Udall’s ski area summer-use bill passes the House

Copper Mountain's new master plan includes several proposed summer uses that would be covered under the ski area recreation enhancement act.

Measure aims to clarify Forest Service permitting authority for non-traditional on-mountain recreation activities and facilities

By Bob Berwyn

SUMMIT COUNTY — A measure that could help Colorado ski areas win approval for new on-mountain activities passed the House this week under a streamlined voting procedure used to pass noncontroversial bills that have bipartisan support.

The Ski Area Recreational Opportunity Enhancement Act of 2011 (H.R.765) amends the National Forest Ski Area Permit Act of 1986 to clarify what additional uses can be authorized by the U.S. Forest Service. Agency chief Tom Tidwell testified earlier this summer that the Forest Service is already starting to write a set of rules to implement the law if and when it passes. Read more here …

As resort-based recreation evolves, more ski areas have proposed activities that aren’t clearly covered by current Forest Service rules, including mountain roller coasters, zip lines and ropes courses. Some Forest Service rangers who administer ski area permits have asked for additional clarity on the rules.

Copper Mountain Resort recently finalized a new master plan that includes zip lines and ropes courses. The new measure could help the resort win Forest Service approval for those activities.

The bill was originally introduced in the Senate by Mark Udall a few years ago. Click here to read Udall’s blog post about the bill.

“My bill would help the mountain communities create jobs and boost their economies while creating more recreational opportunities for Coloradans to visit the mountains,” Udall said.  “It’s time for the Senate to follow the House’s lead and pass my bill on the floor.”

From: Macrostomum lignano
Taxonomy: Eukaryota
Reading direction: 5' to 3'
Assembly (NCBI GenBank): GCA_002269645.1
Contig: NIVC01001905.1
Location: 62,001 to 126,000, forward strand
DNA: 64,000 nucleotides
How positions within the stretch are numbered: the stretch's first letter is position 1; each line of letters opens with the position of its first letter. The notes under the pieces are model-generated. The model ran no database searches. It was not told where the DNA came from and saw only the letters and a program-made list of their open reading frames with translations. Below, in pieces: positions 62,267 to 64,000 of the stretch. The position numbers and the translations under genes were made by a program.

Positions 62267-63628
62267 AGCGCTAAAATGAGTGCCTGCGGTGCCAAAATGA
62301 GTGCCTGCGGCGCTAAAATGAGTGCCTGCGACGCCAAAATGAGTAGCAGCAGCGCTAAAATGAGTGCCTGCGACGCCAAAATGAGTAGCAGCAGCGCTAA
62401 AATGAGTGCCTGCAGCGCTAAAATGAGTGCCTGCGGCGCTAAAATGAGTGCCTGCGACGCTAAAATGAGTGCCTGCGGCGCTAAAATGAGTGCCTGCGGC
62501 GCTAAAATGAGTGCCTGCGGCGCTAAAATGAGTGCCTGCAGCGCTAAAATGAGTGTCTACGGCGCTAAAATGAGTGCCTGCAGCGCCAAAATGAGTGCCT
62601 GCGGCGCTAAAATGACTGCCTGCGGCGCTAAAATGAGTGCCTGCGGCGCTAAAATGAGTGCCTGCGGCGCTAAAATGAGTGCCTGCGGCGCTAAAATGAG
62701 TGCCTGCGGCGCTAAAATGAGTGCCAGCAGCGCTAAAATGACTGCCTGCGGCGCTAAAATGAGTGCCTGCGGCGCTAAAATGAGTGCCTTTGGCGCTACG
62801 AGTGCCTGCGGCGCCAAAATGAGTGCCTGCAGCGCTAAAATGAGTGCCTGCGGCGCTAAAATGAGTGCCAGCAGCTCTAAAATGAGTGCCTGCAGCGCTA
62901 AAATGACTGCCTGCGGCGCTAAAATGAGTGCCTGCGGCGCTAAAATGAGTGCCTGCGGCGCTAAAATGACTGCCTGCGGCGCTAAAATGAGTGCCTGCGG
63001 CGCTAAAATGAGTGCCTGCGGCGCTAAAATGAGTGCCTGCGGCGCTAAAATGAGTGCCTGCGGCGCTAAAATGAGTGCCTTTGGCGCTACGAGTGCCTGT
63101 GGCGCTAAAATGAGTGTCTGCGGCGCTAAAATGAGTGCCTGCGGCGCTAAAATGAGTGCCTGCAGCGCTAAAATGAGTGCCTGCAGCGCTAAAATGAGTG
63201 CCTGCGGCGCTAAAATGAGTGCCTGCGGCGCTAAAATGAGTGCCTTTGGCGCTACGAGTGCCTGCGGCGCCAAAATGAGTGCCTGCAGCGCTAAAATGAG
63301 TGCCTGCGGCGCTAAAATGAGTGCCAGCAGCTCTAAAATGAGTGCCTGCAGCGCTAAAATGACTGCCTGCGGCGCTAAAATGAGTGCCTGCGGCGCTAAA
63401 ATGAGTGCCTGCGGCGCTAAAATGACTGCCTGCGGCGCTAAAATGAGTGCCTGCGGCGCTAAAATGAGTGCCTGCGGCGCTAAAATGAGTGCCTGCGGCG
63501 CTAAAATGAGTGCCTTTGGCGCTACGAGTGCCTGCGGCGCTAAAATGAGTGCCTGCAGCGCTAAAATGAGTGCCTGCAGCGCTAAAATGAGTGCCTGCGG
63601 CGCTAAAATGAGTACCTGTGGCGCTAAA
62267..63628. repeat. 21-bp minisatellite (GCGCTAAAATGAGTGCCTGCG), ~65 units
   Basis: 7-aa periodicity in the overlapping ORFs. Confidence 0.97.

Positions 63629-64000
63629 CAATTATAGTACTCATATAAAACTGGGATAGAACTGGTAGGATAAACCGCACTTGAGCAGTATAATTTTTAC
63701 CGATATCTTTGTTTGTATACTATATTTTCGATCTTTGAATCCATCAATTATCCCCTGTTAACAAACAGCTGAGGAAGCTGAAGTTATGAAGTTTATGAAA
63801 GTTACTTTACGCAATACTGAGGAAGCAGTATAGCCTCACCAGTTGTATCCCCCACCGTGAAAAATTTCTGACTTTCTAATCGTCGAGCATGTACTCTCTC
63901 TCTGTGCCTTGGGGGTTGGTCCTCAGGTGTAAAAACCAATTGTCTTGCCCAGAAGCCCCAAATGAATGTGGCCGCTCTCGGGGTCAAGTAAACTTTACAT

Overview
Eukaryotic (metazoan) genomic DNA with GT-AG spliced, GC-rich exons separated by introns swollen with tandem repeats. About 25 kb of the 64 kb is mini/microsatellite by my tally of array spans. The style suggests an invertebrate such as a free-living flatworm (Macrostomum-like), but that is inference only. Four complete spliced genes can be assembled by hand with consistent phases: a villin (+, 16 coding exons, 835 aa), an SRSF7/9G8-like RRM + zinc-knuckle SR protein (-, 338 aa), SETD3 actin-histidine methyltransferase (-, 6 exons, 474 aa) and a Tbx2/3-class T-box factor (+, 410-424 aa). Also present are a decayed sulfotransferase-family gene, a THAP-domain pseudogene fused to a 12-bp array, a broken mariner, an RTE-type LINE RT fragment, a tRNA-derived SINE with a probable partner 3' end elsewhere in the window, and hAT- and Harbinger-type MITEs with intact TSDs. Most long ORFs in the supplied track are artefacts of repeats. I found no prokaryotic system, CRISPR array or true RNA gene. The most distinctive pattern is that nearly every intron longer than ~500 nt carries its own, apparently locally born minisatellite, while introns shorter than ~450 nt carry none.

The measure specifically mentions mountain bike terrain parks and trails, frisbee golf courses and ropes courses.

It specifically excludes tennis courts, water slides and water parks, swimming pools, golf courses and amusement parks.

Even though there seems to be no shortage of summer events and activities at Colorado ski areas, the industry has been lobbying heavily to get the bill passed, claiming that Forest Service rules are too restrictive. This time around, the law has been dressed up as an economic development measure that would boost employment and economic activity in the shoulder seasons.

Conservation groups also have expressed concern that the measure could spur development of attractions that aren’t related to the natural resource-based mission of the Forest Service, including water parks, mini-golf and concert amphitheaters that would result in yet more disturbance to national forest lands and compete with local businesses.


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